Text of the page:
On January 23, 2020, Transparency International published its 2019 Corruption Perceptions Index (CPI),[1] which measures perceptions of public sector corruption in 180 countries. Viewed together with the 2019 TRACE Bribery Risk Matrix,[2] which also includes private sector corruption, the Asia Pacific (APAC) region overall remains generally high risk for bribery and corruption relative to other parts of the globe, with some notable exceptions.

The average CPI score for 2019 across APAC—45 out of 100—surpassed other regions except Western Europe and the EU (66), and was better than the global average (43). APAC countries that have historically ranked highly (e.g., New Zealand, Singapore, Australia, Hong Kong, and Japan) continued to do so, with some demonstrating slight improvements in their CPI scores. Historically underperforming countries (e.g., Cambodia, North Korea, and Afghanistan) also remained in place, with no significant improvements. Gains in South Korea, Malaysia, Indonesia, and China were offset by declines in India, Mongolia, and the Philippines.

While Transparency International and TRACE measure different types of corruption and use different methodologies, the two sets of rankings provide a largely consistent and useful point of reference for companies performing "risk-based" transactional and customer due diligence in APAC. However, there are some differences between the two which require a deeper dive into the analysis underlying the rankings.

For example, both indices place Vietnam among high risk countries, but the country gained 21 places in the 2019 CPI, moving from 117 to 96. This improvement may reflect new regulations issued in August 2019 to implement its anti-corruption laws. However, in the 2019 TRACE Matrix, Vietnam declined by 18 places from 142 to 160, largely due to a lack of government transparency and media freedom, factors not weighed in the CPI. Brunei’s rankings highlight another discrepancy. The country appears as medium risk in the CPI, with its score declining slightly from 31 to 35 between 2018 and 2019. In contrast, the TRACE Matrix deems Brunei high risk with a ranking of 142, a decline of 35 spots from 107, based largely on the same factors, i.e., lack of government transparency and media freedom. Accordingly, when comparing a country's CPI and TRACE rankings, it is helpful to review individual country reports for an analysis of the basis for the rankings, as some factors are more relevant in evaluating bribery risks in the commercial context.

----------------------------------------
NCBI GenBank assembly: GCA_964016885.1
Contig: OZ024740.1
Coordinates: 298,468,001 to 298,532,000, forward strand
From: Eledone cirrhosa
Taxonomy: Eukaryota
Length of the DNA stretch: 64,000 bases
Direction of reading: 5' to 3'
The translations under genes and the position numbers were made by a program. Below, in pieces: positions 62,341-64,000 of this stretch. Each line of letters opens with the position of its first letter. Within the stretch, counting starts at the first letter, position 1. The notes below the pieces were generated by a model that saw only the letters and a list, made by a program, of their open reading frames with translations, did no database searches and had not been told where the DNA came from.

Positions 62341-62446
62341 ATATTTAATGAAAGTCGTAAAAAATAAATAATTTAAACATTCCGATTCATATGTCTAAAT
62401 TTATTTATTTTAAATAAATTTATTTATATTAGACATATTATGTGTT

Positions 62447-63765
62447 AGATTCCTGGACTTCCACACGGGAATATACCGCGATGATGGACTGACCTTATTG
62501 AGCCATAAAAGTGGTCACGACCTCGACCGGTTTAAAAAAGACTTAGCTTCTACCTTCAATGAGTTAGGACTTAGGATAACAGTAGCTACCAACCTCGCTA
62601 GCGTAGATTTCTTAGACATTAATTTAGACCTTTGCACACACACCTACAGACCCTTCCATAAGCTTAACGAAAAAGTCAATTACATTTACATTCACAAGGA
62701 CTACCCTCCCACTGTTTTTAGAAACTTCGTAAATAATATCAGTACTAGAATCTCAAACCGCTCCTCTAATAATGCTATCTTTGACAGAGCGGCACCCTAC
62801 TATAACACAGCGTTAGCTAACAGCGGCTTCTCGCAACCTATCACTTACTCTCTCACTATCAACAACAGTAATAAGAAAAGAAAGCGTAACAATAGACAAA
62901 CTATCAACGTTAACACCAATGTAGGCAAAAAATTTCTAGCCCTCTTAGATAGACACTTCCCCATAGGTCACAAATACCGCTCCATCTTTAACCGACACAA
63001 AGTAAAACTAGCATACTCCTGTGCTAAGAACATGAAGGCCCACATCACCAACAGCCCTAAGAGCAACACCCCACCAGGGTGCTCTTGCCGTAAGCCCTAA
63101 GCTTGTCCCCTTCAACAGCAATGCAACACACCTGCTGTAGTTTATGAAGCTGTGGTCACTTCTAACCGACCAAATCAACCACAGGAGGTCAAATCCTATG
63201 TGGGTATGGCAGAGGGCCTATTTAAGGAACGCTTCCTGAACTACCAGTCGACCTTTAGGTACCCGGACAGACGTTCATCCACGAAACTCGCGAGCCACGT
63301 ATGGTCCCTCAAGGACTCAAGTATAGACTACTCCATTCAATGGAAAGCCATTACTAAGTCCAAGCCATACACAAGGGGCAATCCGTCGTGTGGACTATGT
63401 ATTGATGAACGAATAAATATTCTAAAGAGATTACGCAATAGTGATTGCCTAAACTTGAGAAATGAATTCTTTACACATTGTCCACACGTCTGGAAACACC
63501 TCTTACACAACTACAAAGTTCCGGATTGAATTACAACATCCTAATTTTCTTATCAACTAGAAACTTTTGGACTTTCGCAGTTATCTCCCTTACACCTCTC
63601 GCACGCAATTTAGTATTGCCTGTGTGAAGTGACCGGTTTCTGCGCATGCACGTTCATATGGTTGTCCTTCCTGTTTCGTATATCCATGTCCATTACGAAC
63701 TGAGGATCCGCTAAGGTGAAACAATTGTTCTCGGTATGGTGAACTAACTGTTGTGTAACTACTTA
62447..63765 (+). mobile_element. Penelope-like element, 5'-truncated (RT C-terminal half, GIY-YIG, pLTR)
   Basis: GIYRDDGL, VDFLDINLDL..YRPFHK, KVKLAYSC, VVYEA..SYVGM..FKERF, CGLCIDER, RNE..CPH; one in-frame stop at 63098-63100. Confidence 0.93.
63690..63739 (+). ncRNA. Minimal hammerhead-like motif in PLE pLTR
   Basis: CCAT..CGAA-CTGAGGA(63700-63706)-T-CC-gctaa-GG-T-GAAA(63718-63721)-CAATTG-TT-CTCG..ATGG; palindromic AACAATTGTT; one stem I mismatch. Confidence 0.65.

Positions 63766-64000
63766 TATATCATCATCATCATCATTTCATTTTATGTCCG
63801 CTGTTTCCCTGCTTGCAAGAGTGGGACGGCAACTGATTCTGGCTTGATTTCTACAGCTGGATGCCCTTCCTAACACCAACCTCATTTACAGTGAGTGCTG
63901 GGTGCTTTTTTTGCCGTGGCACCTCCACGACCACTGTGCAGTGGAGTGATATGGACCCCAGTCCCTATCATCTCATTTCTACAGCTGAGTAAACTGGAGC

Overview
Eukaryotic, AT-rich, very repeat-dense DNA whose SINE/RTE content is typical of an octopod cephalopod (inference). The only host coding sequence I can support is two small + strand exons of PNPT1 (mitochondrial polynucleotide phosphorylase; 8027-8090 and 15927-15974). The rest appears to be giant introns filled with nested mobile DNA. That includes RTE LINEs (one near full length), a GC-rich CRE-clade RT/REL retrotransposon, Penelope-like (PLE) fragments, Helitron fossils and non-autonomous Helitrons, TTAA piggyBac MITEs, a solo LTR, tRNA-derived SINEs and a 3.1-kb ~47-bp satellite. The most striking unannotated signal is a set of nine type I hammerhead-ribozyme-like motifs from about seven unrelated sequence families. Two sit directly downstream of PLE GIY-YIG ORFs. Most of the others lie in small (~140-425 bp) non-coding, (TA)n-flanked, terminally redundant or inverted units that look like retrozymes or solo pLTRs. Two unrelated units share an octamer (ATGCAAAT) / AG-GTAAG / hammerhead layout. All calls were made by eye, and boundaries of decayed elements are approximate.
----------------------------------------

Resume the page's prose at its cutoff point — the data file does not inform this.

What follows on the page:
It also is helpful to note that the 2019 rankings may not reflect the impact of recent developments. Indonesia improved its 2019 CPI score and its TRACE ranking. However, the rankings do not reflect the recent weakening of the Komisi Pemberantasan Korupsi (KPK), the government agency tasked with tackling corruption and bribery in Indonesia. Legislative amendments passed in September 2019 restricted the authority of the agency to wiretap, allowed for cases to be dropped if investigations are not completed in two years, and reduced the KPK's independence. The amendments attracted fierce protests in the country in 2019, and may affect Indonesia's CPI performance in 2020.

Another development not reflected in the rankings is India's appointment of its first anti-corruption ombudsman to chair the country's anti-corruption agency, which could bring more notable enforcement actions in the coming years. This development could lead to an improvement in the country's standing in future rankings.

Conclusion

The CPI and the TRACE Matrix are useful tools to analyze corruption risks. Companies doing business in APAC can have a positive effect on market practices through risk-based pre-transactional due diligence and compliance remediation—backed by stringent contractual undertakings with counterparties requiring the adoption and enforcement of strong internal anti-bribery and corruption policies and procedures.